Thank You!
Search OCA:
Get Local!

Find Local News, Events & Green Businesses on OCA's State Pages:

OCA News Sections

Organic Consumers Association

Genetically Engineered Feeds Severely Damage Animal Health

  • A long-term toxicology study on pigs fed a combined genetically modified (GM) soy and GM maize diet
    By Judy A. Carman, Howard R. Vlieger, Larry J. Ver Steeg, Verlyn E. Sneller, Garth W. Robinson, Catherine A. Clinch-Jones, Julie I. Haynes, and John W. Edwards
    Farm and Ranch Freedom, June, 2013
    Straight to the Source

For related articles and more information, please visit OCA's Genetic Engineering page and our Millions Against Monsanto page.

Abstract

A significant number of genetically modified (GM) crops have been approved to enter human food and animal feed since 1996, including crops containing several GM genes 'stacked' into the one plant. We randomised and fed isowean pigs (N=168) either a mixed GM soy and GM corn (maize) diet (N=84) or an equivalent non-GM diet (N=84) in a long- term toxicology study of 22.7 weeks (the normal lifespan of a commercial pig from weaning to slaughter) . Equal numbers of male and female pigs were present in each group. The GM corn contained double and triple-stacked varieties. Feed intake, weight gain, mortality and blood biochemistry were measured. Organ weights and pathology were determined post-mortem. There were no differences between pigs fed the GM and non-GM diets for feed intake, weight gain, mortality, and routine blood biochemistry measurements. The GM diet was associated with gastric and uterine differences in pigs. GM-fed pigs had uteri that were 25% heavier than non-GM fed pigs (p=0.025). GM-fed pigs had a higher rate of severe stomach inflammation with a rate of 32% of GM-fed pigs compared to 12% of non-GM-fed pigs ( p=0.004). The severe stomach inflammation was worse in GM-fed males compared to non-GM fed males by a factor of 4.0 (p=0.041), and GM-fed females compared to non-GM fed females by a factor of 2.2 (p=0.034).

Introduction

Genetically modified (GM) crops have entered human food and animal feed in increasing amounts since they were commercially released into fields in the USA in 1996 (USDA, 2011). The main traits in GM crops to date have been to express proteins for herbicide tolerance (Ht) and insect resistance (Carman, 2004; USDA, 2011). Herbicide tolerant crops are engineered to produce one or more proteins that allow the crop to survive being sprayed with a given herbicide. Insect resistant crops are usually engineered to produce one or more insecticidal proteins that are toxic to target insects. The latter proteins are usually Bt proteins, so named because they are structurally similar to naturally-occurring Cry proteins from a soil bacterium, Bacillus thuringiensis (ANZFA, NDb). Hence these crops are also called Bt crops.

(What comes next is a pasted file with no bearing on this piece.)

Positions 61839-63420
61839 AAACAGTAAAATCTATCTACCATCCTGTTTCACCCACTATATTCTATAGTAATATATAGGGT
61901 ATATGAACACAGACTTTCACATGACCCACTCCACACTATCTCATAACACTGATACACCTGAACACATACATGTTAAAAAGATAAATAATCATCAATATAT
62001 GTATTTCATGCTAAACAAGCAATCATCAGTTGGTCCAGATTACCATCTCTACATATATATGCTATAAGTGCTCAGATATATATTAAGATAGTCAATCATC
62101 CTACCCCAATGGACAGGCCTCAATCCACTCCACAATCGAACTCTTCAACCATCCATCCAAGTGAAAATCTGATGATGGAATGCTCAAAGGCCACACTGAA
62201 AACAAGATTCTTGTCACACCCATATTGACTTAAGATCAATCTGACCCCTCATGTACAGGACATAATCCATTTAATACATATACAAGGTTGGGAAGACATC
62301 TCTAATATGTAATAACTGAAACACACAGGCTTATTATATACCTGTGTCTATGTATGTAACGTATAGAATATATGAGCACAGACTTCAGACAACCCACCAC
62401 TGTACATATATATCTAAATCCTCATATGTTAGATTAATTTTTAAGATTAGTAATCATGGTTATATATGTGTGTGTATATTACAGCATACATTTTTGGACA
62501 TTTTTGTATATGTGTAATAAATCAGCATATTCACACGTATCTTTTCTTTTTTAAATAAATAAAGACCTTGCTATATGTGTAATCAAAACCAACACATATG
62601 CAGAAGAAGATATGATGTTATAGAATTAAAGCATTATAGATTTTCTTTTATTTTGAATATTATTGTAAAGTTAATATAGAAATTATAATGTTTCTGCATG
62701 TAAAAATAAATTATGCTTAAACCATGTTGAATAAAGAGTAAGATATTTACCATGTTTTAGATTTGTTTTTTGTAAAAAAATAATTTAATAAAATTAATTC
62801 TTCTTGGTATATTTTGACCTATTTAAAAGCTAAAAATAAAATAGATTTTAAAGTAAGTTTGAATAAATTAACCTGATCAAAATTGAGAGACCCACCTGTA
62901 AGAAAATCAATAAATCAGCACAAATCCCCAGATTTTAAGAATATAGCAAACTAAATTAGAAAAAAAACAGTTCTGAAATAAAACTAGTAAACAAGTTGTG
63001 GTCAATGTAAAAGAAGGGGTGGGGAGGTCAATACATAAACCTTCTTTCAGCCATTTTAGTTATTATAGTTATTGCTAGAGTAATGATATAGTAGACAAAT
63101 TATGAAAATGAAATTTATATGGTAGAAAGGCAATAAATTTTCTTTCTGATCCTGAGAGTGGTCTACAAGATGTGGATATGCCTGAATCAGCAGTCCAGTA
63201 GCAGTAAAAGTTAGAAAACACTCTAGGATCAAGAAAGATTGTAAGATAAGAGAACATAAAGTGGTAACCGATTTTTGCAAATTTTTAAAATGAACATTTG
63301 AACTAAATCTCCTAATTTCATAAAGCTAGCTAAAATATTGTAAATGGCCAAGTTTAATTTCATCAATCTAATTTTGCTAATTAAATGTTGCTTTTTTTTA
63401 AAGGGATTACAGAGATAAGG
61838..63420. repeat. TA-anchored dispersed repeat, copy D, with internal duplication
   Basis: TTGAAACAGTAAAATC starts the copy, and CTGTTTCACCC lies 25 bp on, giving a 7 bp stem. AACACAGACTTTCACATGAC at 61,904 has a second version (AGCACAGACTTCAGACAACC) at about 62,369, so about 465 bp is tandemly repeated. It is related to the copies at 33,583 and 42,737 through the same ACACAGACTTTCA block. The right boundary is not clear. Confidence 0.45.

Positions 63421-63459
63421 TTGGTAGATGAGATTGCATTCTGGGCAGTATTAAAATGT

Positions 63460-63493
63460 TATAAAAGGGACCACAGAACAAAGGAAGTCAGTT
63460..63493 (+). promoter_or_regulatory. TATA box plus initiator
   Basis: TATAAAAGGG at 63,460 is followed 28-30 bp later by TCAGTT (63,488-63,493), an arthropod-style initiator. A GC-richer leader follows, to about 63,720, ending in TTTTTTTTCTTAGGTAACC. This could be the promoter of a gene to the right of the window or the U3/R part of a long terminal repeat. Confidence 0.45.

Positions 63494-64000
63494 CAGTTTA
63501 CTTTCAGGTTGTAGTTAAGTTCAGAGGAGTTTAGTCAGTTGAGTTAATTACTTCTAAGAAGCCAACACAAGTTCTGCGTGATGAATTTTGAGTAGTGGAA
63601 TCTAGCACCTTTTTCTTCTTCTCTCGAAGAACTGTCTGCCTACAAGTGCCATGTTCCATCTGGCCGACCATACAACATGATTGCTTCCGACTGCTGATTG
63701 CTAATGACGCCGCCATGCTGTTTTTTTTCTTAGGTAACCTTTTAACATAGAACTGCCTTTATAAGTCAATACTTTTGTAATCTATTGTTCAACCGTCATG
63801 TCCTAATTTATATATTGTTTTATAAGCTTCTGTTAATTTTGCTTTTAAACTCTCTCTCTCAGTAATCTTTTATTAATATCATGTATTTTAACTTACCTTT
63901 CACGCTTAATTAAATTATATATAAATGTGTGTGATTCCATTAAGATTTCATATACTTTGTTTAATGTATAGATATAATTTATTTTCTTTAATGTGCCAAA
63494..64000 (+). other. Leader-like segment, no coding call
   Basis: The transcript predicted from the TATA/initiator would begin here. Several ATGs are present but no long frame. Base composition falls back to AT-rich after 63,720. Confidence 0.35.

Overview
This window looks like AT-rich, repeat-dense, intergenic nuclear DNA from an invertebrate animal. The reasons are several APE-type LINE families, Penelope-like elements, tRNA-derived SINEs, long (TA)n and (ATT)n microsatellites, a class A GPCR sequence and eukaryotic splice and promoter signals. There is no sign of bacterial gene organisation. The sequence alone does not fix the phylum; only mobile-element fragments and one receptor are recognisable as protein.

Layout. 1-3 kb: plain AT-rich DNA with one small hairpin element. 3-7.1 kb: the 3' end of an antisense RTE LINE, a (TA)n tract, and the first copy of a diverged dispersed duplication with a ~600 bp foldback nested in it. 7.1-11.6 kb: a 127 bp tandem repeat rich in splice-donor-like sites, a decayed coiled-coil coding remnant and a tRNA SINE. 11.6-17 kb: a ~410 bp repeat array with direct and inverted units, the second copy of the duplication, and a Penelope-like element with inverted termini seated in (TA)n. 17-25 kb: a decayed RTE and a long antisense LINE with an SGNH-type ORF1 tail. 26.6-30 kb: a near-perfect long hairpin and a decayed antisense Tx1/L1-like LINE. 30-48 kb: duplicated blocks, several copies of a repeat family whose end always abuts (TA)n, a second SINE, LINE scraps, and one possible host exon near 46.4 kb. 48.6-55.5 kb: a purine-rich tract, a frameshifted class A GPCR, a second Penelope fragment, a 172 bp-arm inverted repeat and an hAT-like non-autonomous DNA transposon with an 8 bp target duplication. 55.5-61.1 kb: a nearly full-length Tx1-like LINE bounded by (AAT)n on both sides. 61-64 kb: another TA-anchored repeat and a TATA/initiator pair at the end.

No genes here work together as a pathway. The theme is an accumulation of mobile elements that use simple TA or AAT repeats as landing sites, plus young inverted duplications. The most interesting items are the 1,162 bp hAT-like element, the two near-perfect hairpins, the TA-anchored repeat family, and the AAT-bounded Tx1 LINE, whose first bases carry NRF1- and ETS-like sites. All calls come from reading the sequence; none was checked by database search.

Of the GM crops planted in the USA, herbicide-tolerant GM soy has been widely adopted and now constitutes 94% of the soy planted in the USA (USDA, 2011). GM corn varieties have also been widely adopted in the USA (USDA, 2011). They usually contain Ht or Bt traits, or a 'stacked' combination of them (Pioneer Hi-Bred, 2012).

Prior to the release of a new GM crop into the food supply, the developer provides food regulators in many countries with studies it has done on the crop. These studies often include animal feeding studies, even though some regulators, such as Australia's, do not require them (FSANZ, ND; Carman, 2004), while the USA has a voluntary system. Many food regulators do not require any studies to be done on crops containing several "stacked" genes if all the genes in the stack have previously been individually approved for use in the same kind of plant (EFSA, 2010; FSANZ, 2010). Consequently, safety studies on stacked crops are less frequent, even though an analysis of official data (USDA, 2011) indicates that over 37% of GM corn varieties currently planted in the USA are stacked with both Ht and Bt traits.

There have been a number of reviews of the published literature on the safety of GM crops. For example, Flachowsky et al. (2005) and Preston (2005) both conducted reviews and both concluded that GM crops were safe for animals and people to eat. However, many of the feeding studies reviewed used non-mammals (e.g. birds, fish) or animals were fed the crop in a form that humans do not eat (e.g. silage) or only animal production outcomes were measured such as body weight, carcass weight, breast meat yield or milk production, which may not be indicative of potential human health outcomes (Carman, 2004). Only a small proportion of published animal feeding studies have been longer-term toxicological studies where a GM crop was fed to animals that are physiologically comparable to humans, and organs, blood and tissue samples were taken from the animals and examined to assess if the crop caused any adverse effects.         


>>> Read the Full Article

For more information on this topic or related issues you can search the thousands of archived articles on the OCA website using keywords: